Broad beans, cabbage, Chinese cabbage, carrot, leaf mustard, lettuce, lucerne, parsley, radish, peas, turnip.

May

Broad beans, cabbage, Chinese cabbage, carrot, kohlrabi, leaf mustard, leek, lettuce, lucerne, onion, parsley, peas, radish, turnip.

Chinese cabbage, leaf mustard, lucerne, onion.

Broad beans, cabbage, Chinese cabbage, kohlrabi, leaf mustard, lucerne, peas.

Broad beans, Chinese cabbage, kohlrabi, leaf mustard, lettuce, lucerne, onion, parsley, peas, radish.

Broad beans, cabbage, Chinese cabbage, lucerne, peas.

Winter June

Broad beans,

Chinese

Chinese

Broad beans,

Amaranth

Cabbage,

28

cabbage, Chinese cabbage, carrot, lettuce, parsley, peas, radish, turnip.

cabbage.

cabbage, peas.

Chinese cabbage, lettuce, peas, radish.

morog, bush & climbing beans, beetroot, brinjal, cabbage, Chinese cabbage, carrot, chillies, cucumber, greenpepper, leaf mustard, lettuce, lucerne, marrows, New Zealand spinach, parsley, pumpkin, peas, radish, Swiss chard spinach, squash, tomato, turnip. Amaranth morog, bush & climbing beans, beetroot, brinjal, cabbage, carrot, chillies, cucumber, greenpepper, leaf mustard, lettuce, lucerne, marrows, mealies, New Zealand spinach, parsley, pumpkin, radish, Swiss chard spinach, squash, sweetcorn, tomato. Amaranth morog, bush & climbing beans, brinjal, cabbage, carrot, chillies, cucumber, greenpepper, kohlrabi, leaf mustard, lucerne, marrows, mealies, New Zealand spinach, parsley, pumpkin, radish, Swiss chard spinach, squash, sweetcorn.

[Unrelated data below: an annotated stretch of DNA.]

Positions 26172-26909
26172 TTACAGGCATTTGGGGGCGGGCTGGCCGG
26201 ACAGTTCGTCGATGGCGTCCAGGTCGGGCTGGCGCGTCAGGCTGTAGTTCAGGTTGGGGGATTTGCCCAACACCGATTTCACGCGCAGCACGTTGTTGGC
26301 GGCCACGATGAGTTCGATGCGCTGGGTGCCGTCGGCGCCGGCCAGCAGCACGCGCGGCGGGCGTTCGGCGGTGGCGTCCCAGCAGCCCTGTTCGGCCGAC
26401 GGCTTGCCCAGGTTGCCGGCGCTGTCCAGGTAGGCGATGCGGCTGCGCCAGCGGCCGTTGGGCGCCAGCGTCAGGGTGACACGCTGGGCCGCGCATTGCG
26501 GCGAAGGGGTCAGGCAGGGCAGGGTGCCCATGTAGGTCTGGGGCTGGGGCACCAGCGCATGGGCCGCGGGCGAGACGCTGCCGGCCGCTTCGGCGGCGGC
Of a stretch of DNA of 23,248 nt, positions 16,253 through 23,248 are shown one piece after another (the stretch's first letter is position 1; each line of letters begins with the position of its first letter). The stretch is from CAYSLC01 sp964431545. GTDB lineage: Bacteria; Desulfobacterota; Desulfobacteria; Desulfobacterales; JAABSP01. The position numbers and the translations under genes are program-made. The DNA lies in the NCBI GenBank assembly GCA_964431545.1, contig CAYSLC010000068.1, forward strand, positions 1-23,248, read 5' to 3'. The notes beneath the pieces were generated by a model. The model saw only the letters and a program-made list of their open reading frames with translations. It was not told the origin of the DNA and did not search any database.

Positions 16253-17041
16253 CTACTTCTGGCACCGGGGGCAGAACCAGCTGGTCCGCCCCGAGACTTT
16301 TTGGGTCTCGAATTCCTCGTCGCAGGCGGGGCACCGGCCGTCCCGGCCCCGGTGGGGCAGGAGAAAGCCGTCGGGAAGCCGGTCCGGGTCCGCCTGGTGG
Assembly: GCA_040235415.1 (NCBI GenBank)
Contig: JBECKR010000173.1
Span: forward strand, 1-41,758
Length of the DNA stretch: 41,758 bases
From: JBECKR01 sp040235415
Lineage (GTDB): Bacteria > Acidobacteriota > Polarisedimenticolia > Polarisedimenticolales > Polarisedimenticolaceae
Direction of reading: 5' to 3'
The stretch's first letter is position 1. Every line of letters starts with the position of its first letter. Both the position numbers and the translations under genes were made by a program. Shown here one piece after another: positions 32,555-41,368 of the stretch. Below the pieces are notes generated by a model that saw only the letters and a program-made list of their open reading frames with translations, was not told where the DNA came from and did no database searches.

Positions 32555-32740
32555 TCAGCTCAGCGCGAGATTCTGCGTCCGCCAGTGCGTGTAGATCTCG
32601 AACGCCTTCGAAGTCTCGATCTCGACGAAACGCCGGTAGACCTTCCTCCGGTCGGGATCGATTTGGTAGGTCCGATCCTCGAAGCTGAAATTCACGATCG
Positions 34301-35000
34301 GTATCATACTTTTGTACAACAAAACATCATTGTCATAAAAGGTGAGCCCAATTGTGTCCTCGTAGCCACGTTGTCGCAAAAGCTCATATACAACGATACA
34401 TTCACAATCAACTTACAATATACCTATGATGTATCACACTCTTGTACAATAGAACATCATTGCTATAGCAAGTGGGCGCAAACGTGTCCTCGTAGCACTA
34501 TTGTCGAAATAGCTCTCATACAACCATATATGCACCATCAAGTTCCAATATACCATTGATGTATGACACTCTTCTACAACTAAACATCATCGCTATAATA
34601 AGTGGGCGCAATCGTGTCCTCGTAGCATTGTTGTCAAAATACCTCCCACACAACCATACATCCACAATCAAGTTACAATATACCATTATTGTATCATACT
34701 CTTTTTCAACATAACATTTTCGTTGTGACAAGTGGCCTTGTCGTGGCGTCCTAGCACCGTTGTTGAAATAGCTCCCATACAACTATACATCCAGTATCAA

Chinese cabbage, peas.

July

Beetroot, cabbage, carrot, lettuce, parsley, peas, radish, tomato, turnip.

Peas, Swiss chard spinach.

Peas.

Broad beans, beetroot, cabbage, carrot, lettuce, peas, radish, turnip.

Cabbage, peas. (Chillies and greenpeppers may be planted in very protected areas)

August

Beetroot, brinjal, cabbage, carrot, chillies, greenpepper, kohlrabi, leaf mustard, leek, lettuce, lucerne, marrows, mealies, parsley, peas, pumpkin, radish, Swiss chard spinach, squash, sweetcorn, tomato, turnip.

Beetroot, cabbage, carrot, kohlrabi, leek, leaf mustard, lettuce, lucerne, peas, radish, Swiss chard spinach, tomato, turnip.

Beetroot, bush beans, brinjal, cabbage, carrot, chillies, greenpepper, kohlrabi, leaf mustard, leek, lettuce, lucerne, parsley, Swiss chard spinach, tomato, turnip.

Beetroot, brinjal, cabbage, carrot, chillies, cucumber, greenpepper, kohlrabi, leaf mustard, leek, lettuce, lucerne, mealies, parsley, radish, Swiss chard spinach, sweetcorn, tomato, turnip.

Bush beans, beetroot, brinjal, cabbage, carrot, chillies, greenpepper, leaf mustard, leek, lettuce, lucerne, peas, Swiss chard spinach, tomato.

29

Spring September

Amaranth morog, bush & climbing beans, beetroot, brinjal, cabbage, carrot, chillies, cucumber, greenpepper, kohlrabi, leaf mustard, leek, lettuce, lucerne, marrows, mealies, parsley, pumpkin, radish, Swiss chard, spinach, squash, sweetcorn, tomato, turnip.